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A letter from home: 67th Field Regt R.A. in France 1940icon for Recommended story

by nick_houghton

Contributed by 
People in story: 
Mr R B Houghton
Location of story: 
During the retreat to Dunkirk
Background to story: 
Article ID: 
Contributed on: 
20 February 2004

My father joined the army in 1939 age 19 and joined the 67th Field Regiment of the Royal Artillery, in which he was a gunner with 265 Battery. Prior to leaving for France with the B.E.F he proposed to his then fiance and they planned to marry on his return. My Mother promised to make all the arrangements and write to him while he was away so he could arrange leave for the wedding.

I’m not sure of any of the details of the Regiments' whereabouts or action in France during this time, but the following account is now a marvelled part of our family history.

On their retreat back to Dunkirk they withdrew from some farm buildings leaving two of their number behind with machine guns, Norman Hall and another chap called Worrall. Norman had been to the same school as my father and they were both members of the Rugby team at Worcester Royal Grammar School. Both men were killed during this retreat from the farm, Norman losing a leg and dying before they could get him to a field medic and we do not know what happened to Worral.

Soon after, my father and his Sergeant, Anderson, separated from the rest of the Battery and set off alone towards the beaches. On reaching a survey point near the middle of a very open and exposed field they endeavoured to stay there as long as possible in case the guns were recalled. This proved impossible as they were soon spotted by an enemy plane and had to take cover in a slit trench whilst being fired upon.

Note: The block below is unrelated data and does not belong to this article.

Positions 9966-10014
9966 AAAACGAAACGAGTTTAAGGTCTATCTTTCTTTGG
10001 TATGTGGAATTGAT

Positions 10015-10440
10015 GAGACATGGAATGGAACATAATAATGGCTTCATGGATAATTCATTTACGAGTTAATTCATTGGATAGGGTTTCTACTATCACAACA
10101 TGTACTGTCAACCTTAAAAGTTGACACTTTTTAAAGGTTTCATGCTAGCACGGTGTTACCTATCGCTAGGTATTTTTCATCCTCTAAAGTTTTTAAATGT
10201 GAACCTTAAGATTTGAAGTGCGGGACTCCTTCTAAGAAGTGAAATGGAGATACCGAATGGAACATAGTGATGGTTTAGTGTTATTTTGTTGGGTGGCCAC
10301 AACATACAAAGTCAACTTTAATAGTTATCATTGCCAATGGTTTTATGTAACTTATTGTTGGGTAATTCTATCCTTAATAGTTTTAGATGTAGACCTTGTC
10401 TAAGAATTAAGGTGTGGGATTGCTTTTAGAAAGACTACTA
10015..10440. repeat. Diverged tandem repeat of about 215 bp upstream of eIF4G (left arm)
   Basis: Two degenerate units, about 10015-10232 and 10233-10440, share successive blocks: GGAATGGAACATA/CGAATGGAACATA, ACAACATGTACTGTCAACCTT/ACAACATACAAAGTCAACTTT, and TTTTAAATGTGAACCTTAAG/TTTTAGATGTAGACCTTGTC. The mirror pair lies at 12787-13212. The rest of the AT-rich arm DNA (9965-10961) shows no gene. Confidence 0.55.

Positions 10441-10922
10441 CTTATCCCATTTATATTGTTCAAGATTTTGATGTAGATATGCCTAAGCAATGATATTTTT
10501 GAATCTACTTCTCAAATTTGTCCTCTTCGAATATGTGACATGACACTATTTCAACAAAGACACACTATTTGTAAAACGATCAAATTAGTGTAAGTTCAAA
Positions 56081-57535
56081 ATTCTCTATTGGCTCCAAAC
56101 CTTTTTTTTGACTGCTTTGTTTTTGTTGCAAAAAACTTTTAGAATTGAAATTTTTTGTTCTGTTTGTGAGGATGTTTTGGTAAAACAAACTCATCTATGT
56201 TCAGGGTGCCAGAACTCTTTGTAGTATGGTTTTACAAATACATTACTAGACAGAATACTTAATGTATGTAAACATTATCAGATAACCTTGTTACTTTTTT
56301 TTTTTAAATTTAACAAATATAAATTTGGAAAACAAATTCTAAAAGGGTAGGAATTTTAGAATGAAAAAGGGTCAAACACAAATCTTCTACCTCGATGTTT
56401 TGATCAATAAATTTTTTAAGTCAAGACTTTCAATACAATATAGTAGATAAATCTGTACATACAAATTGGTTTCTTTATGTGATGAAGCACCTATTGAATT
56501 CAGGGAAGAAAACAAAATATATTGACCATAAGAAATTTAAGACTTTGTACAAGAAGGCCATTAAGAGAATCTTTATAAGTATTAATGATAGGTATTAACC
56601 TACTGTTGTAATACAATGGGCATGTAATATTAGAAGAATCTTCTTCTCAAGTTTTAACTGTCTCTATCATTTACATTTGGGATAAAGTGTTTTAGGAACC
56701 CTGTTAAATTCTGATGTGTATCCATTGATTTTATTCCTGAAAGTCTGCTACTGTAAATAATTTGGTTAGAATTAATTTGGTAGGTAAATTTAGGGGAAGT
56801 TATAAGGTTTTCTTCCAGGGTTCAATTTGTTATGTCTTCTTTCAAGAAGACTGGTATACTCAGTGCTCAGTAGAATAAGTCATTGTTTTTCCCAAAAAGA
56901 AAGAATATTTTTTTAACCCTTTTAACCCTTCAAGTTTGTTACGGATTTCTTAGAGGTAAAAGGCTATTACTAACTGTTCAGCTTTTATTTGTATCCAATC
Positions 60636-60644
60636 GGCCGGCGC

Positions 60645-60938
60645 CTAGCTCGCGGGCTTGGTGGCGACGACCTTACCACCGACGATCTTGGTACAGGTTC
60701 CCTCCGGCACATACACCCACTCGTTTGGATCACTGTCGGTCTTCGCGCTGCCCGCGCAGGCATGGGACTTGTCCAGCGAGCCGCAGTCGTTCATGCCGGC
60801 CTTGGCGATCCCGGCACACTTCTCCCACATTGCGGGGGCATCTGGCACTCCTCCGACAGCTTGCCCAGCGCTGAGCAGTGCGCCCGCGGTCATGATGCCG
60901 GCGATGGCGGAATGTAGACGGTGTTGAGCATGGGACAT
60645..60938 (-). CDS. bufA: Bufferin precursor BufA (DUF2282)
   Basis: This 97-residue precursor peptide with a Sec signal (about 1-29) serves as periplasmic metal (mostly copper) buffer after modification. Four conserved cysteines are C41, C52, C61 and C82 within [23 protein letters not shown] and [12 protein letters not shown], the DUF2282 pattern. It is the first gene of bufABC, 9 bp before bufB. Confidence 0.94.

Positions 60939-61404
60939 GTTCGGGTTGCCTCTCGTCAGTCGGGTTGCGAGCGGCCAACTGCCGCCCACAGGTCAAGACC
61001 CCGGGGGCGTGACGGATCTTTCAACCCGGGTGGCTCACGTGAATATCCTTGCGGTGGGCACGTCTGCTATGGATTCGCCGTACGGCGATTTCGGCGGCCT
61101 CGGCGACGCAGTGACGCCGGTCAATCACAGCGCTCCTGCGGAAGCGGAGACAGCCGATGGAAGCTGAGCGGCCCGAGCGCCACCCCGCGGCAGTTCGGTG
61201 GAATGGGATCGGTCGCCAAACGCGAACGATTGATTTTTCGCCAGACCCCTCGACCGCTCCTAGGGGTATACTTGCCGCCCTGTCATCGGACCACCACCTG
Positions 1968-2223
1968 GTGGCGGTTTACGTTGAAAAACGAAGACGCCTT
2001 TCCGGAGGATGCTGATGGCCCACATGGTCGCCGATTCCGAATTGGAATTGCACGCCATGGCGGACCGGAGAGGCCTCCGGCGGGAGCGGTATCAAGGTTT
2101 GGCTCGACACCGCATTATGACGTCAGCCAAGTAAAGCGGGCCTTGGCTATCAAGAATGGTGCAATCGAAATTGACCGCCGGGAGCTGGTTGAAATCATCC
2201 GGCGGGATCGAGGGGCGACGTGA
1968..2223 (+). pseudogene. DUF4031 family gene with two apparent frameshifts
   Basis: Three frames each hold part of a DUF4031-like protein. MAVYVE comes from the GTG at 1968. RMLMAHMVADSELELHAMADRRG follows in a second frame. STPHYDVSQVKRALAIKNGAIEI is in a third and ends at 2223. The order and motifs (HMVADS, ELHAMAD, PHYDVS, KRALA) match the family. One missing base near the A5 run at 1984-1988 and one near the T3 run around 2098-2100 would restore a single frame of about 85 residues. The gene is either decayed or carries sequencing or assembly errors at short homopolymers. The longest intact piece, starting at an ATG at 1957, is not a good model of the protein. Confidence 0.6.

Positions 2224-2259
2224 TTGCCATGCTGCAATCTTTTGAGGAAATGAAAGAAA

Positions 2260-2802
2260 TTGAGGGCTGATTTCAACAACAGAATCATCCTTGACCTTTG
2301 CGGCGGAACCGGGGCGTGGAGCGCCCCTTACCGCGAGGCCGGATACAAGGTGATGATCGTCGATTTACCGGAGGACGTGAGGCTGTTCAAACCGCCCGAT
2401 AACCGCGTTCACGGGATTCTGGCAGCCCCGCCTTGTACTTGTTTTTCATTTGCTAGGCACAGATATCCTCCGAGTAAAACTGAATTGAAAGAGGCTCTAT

Eventually able to leave this open area, they found their way back to a road heading for Dunkirk and joined the throng of troops and civilians trying to stay one step ahead of the German Army. During a brief rest my father spotted an open mail bag lying in a ditch at the side of the road, and decided to investigate. The first letter he pulled out was addressed to him and was from my mother, detailing plans for the wedding and wishing him a safe and speedy return home.

On reaching the beaches at Dunkirk they regrouped with the rest of the Regiment and spent two days and nights of what my father subsequently described as ‘the closest thing to hell he could imagine.’ He was among those who were on the last organised evacuation from the Mole before it was destroyed by the German Bombers.

He did however make it safely home and the wedding went ahead as plannned on June 13th 1940. In 2000 my father and mother celebrated their Diamond Wedding and, despite failing health, still continue to live happily together in Worcester.

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